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Latvian referendum gives signal to those, who are not eager to notice the problem

February 21, 2012, 14:47 UTC+3
On February 18, Latvia held the referendum over the Russian language status as the second state language
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MOSCOW, February 21 (Itar-Tass) —— A Latvian referendum over the recognition of the Russian language as the second state language became a good signal for those, who do not want to notice this problem, State Duma Speaker Sergei Naryshkin told Itar-Tass on Tuesday.

“It is obvious that the Russian language status problem exists in the former Soviet republics and the Latvian referendum noted the problem,” Naryshkin believes. He called the referendum result as predictable, recalling that about a fourth of Latvian citizens voted for Russian as the second state language, “while about 300,000 people were deprived of the right to vote at the referendum.”

“It becomes clear how acute this problem was,” the speaker went on to say. Meanwhile, “this is a very good signal, including to various European institutions, which are seeking to turn a blind eye and to ignore this problem,” he noted. “But the referendum showed that this problem exists and should be settled,” the speaker of the lower house of Russian parliament concluded.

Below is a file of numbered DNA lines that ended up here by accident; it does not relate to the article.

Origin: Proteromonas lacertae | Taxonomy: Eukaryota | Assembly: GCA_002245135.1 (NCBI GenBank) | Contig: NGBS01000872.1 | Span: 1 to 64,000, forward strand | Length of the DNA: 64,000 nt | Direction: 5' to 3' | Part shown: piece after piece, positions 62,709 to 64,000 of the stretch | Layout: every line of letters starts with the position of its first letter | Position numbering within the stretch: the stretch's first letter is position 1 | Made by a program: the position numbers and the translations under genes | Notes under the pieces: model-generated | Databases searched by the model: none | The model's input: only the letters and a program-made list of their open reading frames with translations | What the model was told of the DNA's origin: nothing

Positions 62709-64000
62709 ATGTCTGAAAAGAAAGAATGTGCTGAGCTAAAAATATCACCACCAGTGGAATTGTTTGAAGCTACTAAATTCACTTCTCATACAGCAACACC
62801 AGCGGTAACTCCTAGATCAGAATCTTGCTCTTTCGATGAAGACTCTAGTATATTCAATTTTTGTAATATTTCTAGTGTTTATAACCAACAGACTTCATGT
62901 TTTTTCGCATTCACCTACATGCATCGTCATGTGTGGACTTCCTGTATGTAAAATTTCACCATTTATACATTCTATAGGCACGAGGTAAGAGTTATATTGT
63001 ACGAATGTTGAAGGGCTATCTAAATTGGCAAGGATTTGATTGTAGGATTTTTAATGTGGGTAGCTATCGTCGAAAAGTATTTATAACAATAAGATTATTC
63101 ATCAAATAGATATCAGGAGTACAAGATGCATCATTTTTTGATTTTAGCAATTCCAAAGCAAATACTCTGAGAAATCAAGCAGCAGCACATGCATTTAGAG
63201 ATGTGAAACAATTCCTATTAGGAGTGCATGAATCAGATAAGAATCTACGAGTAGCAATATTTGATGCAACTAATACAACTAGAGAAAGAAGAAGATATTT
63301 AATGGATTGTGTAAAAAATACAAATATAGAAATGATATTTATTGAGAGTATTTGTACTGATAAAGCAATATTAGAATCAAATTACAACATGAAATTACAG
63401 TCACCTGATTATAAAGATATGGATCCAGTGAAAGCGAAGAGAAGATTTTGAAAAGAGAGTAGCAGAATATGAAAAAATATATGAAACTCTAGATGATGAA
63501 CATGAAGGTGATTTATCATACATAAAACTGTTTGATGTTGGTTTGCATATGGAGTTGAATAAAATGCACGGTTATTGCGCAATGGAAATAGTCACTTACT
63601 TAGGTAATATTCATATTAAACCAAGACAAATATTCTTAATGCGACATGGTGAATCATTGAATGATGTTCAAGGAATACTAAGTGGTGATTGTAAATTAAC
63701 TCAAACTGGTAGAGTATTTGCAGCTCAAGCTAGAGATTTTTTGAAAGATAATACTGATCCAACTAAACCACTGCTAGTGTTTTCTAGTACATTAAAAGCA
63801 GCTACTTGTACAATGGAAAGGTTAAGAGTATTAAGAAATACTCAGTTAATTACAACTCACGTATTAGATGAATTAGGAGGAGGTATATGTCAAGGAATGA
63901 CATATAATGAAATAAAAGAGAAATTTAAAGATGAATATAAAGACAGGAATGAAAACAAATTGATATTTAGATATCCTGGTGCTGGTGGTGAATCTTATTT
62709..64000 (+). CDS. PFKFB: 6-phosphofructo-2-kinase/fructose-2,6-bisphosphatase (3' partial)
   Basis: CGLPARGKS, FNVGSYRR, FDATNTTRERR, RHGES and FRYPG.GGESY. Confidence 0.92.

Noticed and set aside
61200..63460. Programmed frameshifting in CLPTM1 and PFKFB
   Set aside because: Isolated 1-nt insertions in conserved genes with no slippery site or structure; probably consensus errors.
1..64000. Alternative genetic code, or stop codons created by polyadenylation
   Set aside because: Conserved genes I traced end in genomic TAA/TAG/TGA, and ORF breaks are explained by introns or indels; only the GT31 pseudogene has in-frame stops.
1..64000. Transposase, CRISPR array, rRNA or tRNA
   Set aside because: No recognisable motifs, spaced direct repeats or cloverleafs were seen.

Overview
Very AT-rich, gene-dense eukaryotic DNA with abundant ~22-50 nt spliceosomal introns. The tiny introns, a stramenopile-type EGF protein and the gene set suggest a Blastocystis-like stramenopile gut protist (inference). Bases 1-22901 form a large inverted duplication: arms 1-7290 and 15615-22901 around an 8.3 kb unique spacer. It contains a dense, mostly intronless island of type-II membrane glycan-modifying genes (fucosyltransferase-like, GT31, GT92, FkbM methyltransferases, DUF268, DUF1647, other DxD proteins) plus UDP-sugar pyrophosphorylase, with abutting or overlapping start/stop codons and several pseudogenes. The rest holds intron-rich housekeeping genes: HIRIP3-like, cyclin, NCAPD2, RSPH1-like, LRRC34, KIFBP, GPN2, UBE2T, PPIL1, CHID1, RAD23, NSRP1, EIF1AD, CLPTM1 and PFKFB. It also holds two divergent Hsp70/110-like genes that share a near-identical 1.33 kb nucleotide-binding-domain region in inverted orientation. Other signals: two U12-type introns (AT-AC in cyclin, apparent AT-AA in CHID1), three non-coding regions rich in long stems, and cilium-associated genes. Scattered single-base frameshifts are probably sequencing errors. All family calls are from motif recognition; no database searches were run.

On February 18, Latvia held the referendum over the Russian language status as the second state language. Some 71.12% of Latvian citizens that is 1,098,921 people participated in the referendum. Some 950 polling stations were opened in the Baltic republic and another 85 polling stations in other countries.

Some 24.88% (273,347) of voters supported the Russian language status as the second state language in Latvia, the Latvian Central Elections Commission reported. Most voters that made 74.8% (821,722) voted against relevant amendments in the Latvian Constitution. Some 0.32% (3,524) ballot papers were found invalid.

The Native Language society has earlier put forward the initiative to hold a referendum in retaliation to the actions of Latvian radical movements, which staged a signup campaign for the transfer of all Russian schools funded by the Latvian authorities to the studies on the Latvian language.

 

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